If you’ve never planned a funeral before, you might feel overwhelmed and not sure where to begin or what questions to ask. If so, you are not alone.
Many people assume a “traditional” funeral that includes embalming, a fancy casket, a viewing, funeral service, procession and burial is “normal.” If this is you, you might be surprised to learn that this type of funeral is actually a relatively recent commercial invention that is rarely practiced outside the US and Canada and has no roots in Christianity, Judaism, Islam or any other religion.
If you are doing what your family or religious group “always” does, remember that you have the right to honor your dead in almost any way that is meaningful to you. Your personal philosophy, taste and budget should guide your choice, and remember that no religion or belief system encourages burdensome spending.
($ = money saving tip)
Follow this decision tree to figure out what you want.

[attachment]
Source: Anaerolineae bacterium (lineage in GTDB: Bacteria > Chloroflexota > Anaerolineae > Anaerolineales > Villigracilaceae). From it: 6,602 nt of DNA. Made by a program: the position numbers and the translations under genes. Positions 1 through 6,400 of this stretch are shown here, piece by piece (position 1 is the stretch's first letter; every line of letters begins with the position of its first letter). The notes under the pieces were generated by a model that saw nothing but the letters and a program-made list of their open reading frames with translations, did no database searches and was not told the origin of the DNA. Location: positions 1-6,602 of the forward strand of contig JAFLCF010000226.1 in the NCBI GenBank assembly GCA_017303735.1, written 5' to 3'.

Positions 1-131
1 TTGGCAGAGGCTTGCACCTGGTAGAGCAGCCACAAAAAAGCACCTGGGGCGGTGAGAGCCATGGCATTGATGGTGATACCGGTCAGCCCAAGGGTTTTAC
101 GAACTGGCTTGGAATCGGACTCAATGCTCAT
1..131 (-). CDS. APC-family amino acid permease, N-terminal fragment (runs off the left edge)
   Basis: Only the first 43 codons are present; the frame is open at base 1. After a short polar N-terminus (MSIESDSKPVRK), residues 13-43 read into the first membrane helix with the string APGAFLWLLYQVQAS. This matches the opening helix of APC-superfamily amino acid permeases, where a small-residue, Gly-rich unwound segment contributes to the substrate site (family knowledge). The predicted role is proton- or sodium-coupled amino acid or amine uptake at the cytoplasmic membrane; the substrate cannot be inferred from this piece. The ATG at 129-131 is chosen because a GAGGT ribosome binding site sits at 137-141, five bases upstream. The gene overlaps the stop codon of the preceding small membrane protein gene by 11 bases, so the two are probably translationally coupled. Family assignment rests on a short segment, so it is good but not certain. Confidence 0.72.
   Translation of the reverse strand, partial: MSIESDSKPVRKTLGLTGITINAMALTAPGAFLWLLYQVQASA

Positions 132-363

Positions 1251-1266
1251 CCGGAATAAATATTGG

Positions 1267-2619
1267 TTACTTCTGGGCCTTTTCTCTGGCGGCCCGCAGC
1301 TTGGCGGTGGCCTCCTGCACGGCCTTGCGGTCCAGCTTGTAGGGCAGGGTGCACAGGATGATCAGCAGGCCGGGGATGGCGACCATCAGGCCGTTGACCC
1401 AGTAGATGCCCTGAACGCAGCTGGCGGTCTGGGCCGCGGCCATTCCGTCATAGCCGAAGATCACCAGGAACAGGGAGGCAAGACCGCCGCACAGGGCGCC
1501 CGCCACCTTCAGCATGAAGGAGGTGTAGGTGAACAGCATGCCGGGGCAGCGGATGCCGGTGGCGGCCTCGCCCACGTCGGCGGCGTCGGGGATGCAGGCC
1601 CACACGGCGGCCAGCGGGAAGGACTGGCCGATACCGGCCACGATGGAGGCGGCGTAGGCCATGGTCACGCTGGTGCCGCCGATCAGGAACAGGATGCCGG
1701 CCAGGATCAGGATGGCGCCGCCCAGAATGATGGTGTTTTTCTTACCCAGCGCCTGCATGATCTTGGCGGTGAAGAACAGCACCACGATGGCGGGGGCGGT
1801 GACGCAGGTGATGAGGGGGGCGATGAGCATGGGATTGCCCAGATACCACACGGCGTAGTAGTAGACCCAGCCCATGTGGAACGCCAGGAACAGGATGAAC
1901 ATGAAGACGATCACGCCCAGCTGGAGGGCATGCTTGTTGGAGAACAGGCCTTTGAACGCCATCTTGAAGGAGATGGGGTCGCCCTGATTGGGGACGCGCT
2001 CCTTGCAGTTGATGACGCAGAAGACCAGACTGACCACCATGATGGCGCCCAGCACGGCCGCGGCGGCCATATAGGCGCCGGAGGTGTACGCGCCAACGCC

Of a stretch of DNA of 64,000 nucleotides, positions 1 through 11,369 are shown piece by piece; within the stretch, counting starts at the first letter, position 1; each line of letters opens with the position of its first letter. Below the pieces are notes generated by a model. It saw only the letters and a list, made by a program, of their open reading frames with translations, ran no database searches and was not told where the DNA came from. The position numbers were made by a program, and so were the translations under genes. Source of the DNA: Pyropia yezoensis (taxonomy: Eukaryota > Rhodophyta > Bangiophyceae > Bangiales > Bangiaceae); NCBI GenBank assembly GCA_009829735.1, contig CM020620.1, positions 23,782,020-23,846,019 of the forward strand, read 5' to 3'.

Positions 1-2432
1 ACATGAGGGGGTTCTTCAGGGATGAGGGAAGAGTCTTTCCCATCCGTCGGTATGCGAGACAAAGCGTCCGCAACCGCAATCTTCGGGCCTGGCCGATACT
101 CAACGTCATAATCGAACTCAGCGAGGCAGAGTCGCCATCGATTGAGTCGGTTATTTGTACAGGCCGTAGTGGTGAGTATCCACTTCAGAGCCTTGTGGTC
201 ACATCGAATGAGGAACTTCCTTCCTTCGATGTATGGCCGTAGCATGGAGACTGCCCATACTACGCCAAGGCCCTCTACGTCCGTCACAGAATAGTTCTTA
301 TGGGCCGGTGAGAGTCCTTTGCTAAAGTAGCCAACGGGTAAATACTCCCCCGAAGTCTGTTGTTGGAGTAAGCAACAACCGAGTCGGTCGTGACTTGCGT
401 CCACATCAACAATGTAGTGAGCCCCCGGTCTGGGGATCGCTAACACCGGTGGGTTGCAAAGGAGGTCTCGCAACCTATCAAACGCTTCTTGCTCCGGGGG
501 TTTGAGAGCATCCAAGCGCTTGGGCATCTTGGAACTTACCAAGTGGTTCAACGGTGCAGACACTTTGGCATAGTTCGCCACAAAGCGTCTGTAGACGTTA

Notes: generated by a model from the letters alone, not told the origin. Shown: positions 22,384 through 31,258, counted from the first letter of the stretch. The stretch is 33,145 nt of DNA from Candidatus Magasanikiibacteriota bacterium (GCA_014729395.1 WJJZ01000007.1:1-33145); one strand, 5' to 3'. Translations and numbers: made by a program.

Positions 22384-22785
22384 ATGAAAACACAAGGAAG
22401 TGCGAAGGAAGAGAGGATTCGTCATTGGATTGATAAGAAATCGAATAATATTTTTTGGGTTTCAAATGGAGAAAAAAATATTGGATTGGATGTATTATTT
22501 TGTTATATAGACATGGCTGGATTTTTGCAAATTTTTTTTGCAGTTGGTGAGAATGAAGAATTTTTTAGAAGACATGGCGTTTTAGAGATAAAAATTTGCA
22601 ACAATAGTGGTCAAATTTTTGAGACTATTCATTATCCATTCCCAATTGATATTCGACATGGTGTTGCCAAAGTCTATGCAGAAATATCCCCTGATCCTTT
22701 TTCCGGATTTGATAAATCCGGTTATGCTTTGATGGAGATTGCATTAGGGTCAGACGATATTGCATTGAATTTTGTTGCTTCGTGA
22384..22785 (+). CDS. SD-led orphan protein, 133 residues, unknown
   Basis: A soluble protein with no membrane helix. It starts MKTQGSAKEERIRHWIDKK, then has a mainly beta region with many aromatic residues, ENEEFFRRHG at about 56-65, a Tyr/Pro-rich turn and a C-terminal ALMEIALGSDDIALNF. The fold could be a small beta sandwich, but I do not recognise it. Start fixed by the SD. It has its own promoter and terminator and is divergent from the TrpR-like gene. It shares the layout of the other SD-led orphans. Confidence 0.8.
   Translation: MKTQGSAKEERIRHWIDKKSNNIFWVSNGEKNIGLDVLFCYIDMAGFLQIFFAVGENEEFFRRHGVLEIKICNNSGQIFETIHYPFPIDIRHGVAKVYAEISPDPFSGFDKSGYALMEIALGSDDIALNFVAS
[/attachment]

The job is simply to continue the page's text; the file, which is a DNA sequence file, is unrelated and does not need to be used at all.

Then head over to Funeral Homes and Prices.
1. What To Do With The Body
Cremation rates are rising rapidly and now over 50% of Americans are cremated. Several states are over 70%, closing in on England 90%, India 85% and Japan 99%. Most religious groups permit cremation. Buddhists, Sikhs and Hindus mandate it. Since Vatican II Council in 1964, the Code of Canon Law allows Catholics to be cremated. Eastern Orthodox Christians, Orthodox Jews, Muslims, Baha’i, and some conservative Christians oppose it.
$ Direct Cremation (no embalming, no formal viewing, service after cremation) is the least expensive option (other than donation). Cremation with some additional funeral home services is still generally less expensive than full body burial. Cemetery plots for cremated remains are less expensive than those for bodies.